Good healthcare is a global need as well as an individual one. Systems that create and maintain good health have to operate within a community, and as the world grows more interconnected, the need for a healthcare model that spans the challenges of geography and culture increases. From public health decisions about global outbreaks to clinical work done in culturally diverse communities, every aspect of healthcare is affected by the resources and the lack of resources found across the globe. Increasingly, healthcare workers are embracing the philosophy that global healthcare equity is a requirement for unlocking the true potential of healthcare systems.
It's a philosophy embraced by physician assistant Matthew Pierce, PA-C, 2020 alumnus of DFPM’s Utah Physician Assistant Program (UPAP). Along with his busy clinical practice, Pierce is highly active in the non-profit sector, tirelessly advancing the cause of global health by the formation of programs and groups that focus on practical solutions to global health concerns. As part of this work, Pierce founded Social Medicine International, which focuses on expanding and developing mobile heath outreach systems to help bring greater freedom, peace, and healing to the people of the world. Currently, the program has a pilot mobile clinic operating in Salt Lake City, working with underserved members of our local community and developing systems that will soon be taken worldwide. In another high-impact project, Pierce heads a consulting project called HealEx which focuses on bridging gaps between health care and human trafficking, using research and consultancy to help create systems that aid survivors of trafficking and exploitation. He also provides consulting services to community health workers across the world in places as diverse as the DR Congo, Costa Rica, and the Dominican Republic.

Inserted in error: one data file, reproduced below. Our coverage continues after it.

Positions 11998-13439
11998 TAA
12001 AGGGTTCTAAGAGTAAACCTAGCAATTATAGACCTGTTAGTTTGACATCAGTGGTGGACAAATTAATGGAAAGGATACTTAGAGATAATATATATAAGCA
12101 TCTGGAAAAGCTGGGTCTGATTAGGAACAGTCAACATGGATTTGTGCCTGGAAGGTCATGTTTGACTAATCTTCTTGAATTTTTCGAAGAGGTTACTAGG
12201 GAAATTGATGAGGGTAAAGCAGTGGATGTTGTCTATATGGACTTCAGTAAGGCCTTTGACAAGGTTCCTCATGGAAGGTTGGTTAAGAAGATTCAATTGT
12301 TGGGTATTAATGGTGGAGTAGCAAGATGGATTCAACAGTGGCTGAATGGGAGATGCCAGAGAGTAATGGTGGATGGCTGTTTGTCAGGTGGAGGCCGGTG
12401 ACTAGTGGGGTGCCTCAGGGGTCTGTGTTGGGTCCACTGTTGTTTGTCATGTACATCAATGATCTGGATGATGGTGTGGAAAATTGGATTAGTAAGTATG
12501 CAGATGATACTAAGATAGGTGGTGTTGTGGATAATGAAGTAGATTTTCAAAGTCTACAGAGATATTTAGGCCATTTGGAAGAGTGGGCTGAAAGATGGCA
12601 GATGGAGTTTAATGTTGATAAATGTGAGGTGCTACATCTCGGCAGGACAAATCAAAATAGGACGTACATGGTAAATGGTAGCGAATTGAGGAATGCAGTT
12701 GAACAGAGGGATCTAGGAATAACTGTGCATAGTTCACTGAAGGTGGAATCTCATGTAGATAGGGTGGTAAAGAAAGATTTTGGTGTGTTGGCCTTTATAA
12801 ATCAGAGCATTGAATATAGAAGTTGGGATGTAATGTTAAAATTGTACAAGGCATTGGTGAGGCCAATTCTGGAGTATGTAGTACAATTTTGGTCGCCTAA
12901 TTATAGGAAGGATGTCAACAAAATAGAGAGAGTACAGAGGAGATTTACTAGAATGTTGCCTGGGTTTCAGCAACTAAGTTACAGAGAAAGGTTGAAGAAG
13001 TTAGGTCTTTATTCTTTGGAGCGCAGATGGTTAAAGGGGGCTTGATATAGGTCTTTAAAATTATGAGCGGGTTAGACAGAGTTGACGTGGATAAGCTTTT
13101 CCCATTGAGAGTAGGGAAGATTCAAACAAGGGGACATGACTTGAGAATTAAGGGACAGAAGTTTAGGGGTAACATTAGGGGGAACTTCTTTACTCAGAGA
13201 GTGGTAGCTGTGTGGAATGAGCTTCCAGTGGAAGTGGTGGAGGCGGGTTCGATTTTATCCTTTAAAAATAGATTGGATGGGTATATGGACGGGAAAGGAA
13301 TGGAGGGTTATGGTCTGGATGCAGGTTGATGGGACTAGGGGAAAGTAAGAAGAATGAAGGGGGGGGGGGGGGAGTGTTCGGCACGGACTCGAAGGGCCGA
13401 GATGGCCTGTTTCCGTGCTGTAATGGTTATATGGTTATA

Pierce’s wide-ranging activism about global health is supplemented by his passion for increasing health outcomes locally. Despite his busy schedule, he spends every Wednesday morning at the Hope Clinic in Midvale, a free medical facility serving uninsured and underserved people in the Salt Lake area. He also works at Salt Lake Behavioral Health, inpatient psychiatry, and at CareNow Urgent Care.
Despite the extent of his accomplishments, Pierce remains excited about the possibilities that lay ahead. “I am still very young in my career so I am taking on what comes and enjoying it,” he says.